Tractor-trailer accidents happen too frequently as seen in report after report from various news sources. Some of those accidents are caused by tractor-trailer brake problems. Brakes are, quite naturally, one of the most important parts of big rig driving. What can go wrong with big rig brakes? They can be overused, not maintained properly, or perhaps even be the result of a faulty design. Truck drivers need to be able to depend on their brakes – it is crucial. A driver can never be too cautious when it comes to brake maintenance and essential repair.
To maintain air brakes in sound working order, they need to be able to perform a host of tasks to keep a steady flow of air compressed and directed. As a driver presses on the brake pedal, the air is moved through the lines into the brake chamber. That air focuses on a push rod that goes up against the “slack adjuster.” An S-Cam then turns, allowing the brake linings to reach the brake drum, which creates friction to slow the truck’s speed. All processes need to function well together in order to assist the truck to slow.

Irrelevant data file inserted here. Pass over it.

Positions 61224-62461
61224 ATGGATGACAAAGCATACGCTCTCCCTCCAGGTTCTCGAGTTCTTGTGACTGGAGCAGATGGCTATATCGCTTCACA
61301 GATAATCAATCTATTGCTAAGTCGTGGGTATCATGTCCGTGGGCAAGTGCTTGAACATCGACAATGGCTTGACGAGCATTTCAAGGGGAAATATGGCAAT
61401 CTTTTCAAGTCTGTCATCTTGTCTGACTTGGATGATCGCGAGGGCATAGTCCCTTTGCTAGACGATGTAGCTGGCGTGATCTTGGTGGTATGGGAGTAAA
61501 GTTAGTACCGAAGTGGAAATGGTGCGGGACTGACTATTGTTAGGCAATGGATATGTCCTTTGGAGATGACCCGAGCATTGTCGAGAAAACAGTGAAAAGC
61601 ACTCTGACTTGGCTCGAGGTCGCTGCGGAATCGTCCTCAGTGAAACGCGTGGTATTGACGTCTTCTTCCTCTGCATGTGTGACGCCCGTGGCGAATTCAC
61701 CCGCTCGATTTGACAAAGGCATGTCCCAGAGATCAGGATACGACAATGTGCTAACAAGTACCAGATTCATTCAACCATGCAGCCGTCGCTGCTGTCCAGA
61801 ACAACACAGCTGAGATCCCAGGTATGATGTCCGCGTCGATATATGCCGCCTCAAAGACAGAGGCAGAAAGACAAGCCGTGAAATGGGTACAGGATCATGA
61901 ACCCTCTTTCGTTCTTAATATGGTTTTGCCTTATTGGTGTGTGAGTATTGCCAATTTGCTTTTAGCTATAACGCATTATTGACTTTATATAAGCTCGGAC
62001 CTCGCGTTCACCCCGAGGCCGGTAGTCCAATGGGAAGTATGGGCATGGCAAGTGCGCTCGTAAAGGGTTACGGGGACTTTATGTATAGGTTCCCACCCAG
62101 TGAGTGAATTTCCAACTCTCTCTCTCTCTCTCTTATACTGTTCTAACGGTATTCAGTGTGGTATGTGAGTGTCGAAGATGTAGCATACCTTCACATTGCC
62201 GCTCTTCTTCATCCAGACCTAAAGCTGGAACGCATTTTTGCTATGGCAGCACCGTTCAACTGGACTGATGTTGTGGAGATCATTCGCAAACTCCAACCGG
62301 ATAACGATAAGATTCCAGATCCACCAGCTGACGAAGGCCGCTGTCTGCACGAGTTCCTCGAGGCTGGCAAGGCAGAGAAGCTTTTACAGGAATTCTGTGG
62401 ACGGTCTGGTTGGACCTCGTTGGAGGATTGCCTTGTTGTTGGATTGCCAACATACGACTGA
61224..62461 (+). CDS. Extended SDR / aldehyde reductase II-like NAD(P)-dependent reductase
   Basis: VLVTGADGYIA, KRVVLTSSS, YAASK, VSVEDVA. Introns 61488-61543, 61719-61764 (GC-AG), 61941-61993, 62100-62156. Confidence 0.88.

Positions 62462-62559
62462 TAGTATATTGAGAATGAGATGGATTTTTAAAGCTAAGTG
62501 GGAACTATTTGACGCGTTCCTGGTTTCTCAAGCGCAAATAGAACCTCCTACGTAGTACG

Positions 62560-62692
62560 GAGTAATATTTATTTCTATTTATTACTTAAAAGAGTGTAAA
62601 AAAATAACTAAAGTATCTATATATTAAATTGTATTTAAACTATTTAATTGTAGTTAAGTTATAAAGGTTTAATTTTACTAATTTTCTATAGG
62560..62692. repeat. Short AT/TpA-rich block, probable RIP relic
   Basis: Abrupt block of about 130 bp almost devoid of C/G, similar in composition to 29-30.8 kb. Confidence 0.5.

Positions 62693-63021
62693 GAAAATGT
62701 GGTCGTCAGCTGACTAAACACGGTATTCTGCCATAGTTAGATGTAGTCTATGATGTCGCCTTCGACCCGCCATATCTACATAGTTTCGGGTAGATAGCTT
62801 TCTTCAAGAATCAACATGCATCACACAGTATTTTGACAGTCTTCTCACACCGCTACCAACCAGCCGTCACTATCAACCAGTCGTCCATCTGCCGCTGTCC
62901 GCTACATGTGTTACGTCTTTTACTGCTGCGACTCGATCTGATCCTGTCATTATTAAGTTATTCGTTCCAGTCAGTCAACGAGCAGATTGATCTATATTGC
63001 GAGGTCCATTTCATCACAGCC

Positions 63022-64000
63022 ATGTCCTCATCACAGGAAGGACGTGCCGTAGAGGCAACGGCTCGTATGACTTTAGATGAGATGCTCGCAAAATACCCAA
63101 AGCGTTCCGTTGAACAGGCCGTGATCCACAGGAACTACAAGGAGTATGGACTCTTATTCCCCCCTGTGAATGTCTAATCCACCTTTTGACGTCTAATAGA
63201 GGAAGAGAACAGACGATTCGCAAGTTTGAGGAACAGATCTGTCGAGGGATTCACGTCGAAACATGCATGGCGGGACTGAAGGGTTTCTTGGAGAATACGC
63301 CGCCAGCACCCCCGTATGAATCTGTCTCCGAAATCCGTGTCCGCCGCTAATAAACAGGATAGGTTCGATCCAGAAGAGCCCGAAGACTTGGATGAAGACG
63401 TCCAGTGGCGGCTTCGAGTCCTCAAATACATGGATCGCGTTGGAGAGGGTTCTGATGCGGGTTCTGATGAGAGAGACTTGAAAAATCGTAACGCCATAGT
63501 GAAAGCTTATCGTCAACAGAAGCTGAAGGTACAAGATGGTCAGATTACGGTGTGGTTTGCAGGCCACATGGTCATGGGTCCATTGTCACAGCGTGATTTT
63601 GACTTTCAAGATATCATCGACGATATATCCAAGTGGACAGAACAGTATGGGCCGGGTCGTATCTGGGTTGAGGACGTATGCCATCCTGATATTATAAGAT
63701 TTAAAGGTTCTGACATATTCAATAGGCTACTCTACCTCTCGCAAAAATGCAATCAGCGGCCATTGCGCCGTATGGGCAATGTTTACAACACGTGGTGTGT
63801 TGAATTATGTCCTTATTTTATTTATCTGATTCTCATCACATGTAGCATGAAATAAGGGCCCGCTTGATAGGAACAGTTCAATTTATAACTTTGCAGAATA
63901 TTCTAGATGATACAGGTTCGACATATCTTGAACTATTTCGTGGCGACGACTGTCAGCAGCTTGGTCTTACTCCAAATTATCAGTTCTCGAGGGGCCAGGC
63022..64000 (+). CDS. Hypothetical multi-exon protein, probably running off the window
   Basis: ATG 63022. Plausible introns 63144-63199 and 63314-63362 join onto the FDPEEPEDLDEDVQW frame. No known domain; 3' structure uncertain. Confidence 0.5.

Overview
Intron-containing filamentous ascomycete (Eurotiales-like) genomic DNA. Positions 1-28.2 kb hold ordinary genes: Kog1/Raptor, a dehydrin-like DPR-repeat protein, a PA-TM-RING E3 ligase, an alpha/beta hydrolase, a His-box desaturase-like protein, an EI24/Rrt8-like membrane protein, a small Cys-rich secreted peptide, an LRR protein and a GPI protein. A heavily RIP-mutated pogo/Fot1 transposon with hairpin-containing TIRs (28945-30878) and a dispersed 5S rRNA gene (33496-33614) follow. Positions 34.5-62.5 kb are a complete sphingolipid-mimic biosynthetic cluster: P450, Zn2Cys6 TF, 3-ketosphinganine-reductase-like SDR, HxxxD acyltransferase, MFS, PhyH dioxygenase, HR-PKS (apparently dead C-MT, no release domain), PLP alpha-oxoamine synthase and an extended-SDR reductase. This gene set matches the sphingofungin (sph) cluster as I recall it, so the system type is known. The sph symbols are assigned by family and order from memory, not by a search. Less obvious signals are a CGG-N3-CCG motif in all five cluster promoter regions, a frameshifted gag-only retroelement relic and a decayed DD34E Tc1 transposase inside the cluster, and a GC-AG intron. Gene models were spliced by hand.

Advantages and Disadvantages of Air Brakes
When properly maintained, air brakes are typically extremely reliable; they are more reliable than brakes on passenger vehicles, for instance, because the brakes on a passenger car can fail if there is a brake fluid leak. Air brakes will continue to work even through a small leak in the system. A disadvantage is what is commonly referred to as “brake lag.” This references the amount of time from the moment the truck driver’s foot presses the brake pedal until the time the truck actually begins to slow or stop.
Most big rig trucks feature two brake systems just to doubly ensure the safety of the truck for the driver and the passenger cars around the truck. J&M Trailer & Truck Repair knows brakes; call them with any questions you may have about the safety and maintenance of your truck’s brakes.
Categorised in: Brakes
This post was written by J and M